Enjoy tapas like locals do
Can you think of a better image of Spain? Tapas, olive oil, jamón, red wine… These are just a couple of delicacies you’ll taste while you’re here.
Fortunately, we started to export our traditional gastronomical products abroad a few years ago. Now that tapas have become international you can find tapas restaurants almost everywhere. A few years ago I stumbled upon a tapas bar in Bangkok in one of my trips…
Call me a chauvinist but I am truly convinced that you need to come here in order to enjoy the real tapas experience.
Tapas etiquette and tips
No matter where you are, you should look for the following pattern in a tapas bar:
- It has to be full of locals.
- There should be a TV (or more) at top volume screening either the news or a football (soccer) game.
- Look for lots of paper napkins and food garbage on the floor (yes, I know it sounds gross but after a while you’ll end up throwing away your prawn head on the floor too).
Apart from that, my best advice is: start late. By late I mean no sooner than 13:00 (lunch) or 21:00 (dinner). It sounds crazy for the rest of the world but for us having dinner at 18:00 is as weird as it is for an American to do so at 22:00.
Order like a local and save money while savoring the best tapas!
If you order cleverly you can have a great meal spending very little money. Here are a few tricks that will allow you to save a lot of money while eating fabulous tapas in Spain:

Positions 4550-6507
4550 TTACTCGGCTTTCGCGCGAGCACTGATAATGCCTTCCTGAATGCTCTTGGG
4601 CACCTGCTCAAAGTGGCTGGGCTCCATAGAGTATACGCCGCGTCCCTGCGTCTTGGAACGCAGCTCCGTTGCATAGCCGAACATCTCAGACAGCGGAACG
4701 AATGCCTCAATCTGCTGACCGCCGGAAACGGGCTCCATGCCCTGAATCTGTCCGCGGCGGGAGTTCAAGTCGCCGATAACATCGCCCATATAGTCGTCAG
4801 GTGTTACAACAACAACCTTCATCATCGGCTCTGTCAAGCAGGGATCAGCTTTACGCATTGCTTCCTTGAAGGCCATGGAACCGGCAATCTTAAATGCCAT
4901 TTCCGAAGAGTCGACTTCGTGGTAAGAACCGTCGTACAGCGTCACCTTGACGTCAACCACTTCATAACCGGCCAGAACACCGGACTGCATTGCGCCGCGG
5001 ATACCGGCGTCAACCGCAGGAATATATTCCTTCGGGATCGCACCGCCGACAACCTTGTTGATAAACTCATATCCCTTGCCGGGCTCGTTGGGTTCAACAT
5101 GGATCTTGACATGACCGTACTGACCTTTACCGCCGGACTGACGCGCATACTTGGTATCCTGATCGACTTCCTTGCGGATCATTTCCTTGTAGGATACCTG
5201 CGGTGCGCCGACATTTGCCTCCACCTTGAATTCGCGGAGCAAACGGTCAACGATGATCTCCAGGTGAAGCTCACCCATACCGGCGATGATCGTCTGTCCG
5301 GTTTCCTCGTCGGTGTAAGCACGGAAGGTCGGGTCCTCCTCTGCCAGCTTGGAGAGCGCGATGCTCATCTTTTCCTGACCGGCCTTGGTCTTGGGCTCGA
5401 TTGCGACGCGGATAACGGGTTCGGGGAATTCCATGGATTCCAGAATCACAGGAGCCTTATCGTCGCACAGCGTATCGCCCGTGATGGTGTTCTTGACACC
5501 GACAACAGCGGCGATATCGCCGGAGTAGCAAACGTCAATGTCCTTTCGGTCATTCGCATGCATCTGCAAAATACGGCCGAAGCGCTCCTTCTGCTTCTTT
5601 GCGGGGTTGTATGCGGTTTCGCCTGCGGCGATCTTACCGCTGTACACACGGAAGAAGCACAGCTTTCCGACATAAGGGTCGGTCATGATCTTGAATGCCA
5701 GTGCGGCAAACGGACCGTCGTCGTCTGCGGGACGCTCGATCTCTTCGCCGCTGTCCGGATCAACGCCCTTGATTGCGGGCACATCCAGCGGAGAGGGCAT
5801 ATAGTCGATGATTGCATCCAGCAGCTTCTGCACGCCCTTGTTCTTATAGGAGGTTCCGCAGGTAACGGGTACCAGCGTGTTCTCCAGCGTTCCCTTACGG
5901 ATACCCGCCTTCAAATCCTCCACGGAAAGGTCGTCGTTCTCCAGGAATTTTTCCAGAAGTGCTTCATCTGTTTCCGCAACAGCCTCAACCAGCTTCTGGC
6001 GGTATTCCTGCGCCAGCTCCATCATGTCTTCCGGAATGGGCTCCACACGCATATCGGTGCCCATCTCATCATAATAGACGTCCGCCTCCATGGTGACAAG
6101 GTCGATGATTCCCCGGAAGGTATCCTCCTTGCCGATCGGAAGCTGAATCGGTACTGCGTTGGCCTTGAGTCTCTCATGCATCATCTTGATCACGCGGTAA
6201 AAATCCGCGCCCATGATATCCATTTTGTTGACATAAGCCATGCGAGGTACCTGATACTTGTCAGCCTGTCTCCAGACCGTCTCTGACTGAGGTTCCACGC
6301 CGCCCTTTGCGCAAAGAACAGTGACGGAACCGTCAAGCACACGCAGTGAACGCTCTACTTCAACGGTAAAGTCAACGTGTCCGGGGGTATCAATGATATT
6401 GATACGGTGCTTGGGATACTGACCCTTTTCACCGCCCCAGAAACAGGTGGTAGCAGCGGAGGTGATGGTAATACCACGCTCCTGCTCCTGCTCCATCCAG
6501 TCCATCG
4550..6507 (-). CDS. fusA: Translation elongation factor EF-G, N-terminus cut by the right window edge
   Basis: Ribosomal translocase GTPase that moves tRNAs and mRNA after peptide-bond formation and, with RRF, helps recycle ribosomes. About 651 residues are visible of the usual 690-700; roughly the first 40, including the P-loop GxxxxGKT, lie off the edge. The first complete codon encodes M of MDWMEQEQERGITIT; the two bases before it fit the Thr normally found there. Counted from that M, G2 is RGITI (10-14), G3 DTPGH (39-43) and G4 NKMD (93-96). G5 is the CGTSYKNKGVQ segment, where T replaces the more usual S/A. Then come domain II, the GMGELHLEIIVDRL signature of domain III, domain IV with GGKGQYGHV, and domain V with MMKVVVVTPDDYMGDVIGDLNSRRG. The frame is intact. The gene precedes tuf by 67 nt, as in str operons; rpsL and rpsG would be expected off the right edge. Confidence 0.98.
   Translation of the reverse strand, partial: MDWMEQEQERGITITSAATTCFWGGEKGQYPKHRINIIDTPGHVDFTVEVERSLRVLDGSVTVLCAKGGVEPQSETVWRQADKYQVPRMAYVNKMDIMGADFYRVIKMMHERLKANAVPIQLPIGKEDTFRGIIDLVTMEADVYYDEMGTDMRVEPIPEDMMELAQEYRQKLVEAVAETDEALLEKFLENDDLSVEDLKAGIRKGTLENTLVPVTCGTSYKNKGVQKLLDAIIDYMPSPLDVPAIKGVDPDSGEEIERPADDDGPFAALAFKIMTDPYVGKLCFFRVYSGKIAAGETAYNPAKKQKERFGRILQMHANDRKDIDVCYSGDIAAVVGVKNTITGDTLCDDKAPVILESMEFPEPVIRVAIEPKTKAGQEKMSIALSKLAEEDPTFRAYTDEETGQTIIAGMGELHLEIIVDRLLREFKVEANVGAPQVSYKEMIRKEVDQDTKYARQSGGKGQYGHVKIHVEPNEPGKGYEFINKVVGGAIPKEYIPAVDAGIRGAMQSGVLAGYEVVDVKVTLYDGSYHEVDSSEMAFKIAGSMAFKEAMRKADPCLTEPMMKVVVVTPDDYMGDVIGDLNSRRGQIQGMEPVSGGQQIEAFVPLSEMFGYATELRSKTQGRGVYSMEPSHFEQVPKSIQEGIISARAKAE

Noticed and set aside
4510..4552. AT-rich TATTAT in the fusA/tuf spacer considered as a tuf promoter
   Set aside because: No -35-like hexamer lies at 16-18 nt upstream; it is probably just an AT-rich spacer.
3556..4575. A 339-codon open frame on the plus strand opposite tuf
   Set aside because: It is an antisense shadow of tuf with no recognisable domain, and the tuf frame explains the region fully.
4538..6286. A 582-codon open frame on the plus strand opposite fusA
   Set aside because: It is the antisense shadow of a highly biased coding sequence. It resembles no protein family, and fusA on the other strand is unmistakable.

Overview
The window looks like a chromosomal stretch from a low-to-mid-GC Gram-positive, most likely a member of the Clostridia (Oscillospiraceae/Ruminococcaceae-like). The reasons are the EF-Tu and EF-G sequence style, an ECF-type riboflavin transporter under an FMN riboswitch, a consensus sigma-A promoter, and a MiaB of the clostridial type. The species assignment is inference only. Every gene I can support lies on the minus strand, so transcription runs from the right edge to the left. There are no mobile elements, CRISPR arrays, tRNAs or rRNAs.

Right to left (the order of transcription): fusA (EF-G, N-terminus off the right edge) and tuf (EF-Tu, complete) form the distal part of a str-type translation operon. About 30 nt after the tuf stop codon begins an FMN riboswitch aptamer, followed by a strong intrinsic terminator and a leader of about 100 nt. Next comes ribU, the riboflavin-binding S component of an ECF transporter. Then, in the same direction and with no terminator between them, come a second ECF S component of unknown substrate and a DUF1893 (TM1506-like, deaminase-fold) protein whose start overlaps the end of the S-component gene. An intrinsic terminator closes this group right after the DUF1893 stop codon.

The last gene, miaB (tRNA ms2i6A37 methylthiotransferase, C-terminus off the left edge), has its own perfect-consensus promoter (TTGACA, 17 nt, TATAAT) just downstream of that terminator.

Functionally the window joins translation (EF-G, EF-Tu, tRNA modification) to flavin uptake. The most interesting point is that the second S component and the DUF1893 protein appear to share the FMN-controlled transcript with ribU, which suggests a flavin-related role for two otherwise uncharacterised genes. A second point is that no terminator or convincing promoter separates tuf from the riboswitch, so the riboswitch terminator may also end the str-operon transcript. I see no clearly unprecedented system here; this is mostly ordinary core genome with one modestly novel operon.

- Avoid seafood! It’s, by far, the most expensive ingredient in tapas.
- If you are travelling in a group, order raciones (which is approximately a plate). Medias raciones (half-plate) are also fine if you want to try lots of stuff.
- Eat standing up by the barra (counter) as locals do. Bars charge significantly more to serve tapas on a table and even more in a terraza (tables outside).
- It sounds pretty obvious but sometimes we tend to order in an impulsive way. Don’t. Have a look first at the menu and check the prices first. The best jamón ibérico can cost a fortune!
And now, the most important thing: grab the bar tender’s attention soon otherwise you’ll never be served (remember bars will be packed if you start late as I told you). Now, how can you do that? A piece of cake:
- Do your best to order in Spanish, he’ll appreciate the effort.
- Smile a lot and treat him politely, as if he was your friend. We like close relationships.
- Use some slang. For instance, ask for banderillas with your drinks while you wait for the rest of your tapas. What’s a banderilla? It’s a bite sized food on a cocktail stick and it’s named after the barbed darts used during the bullfight.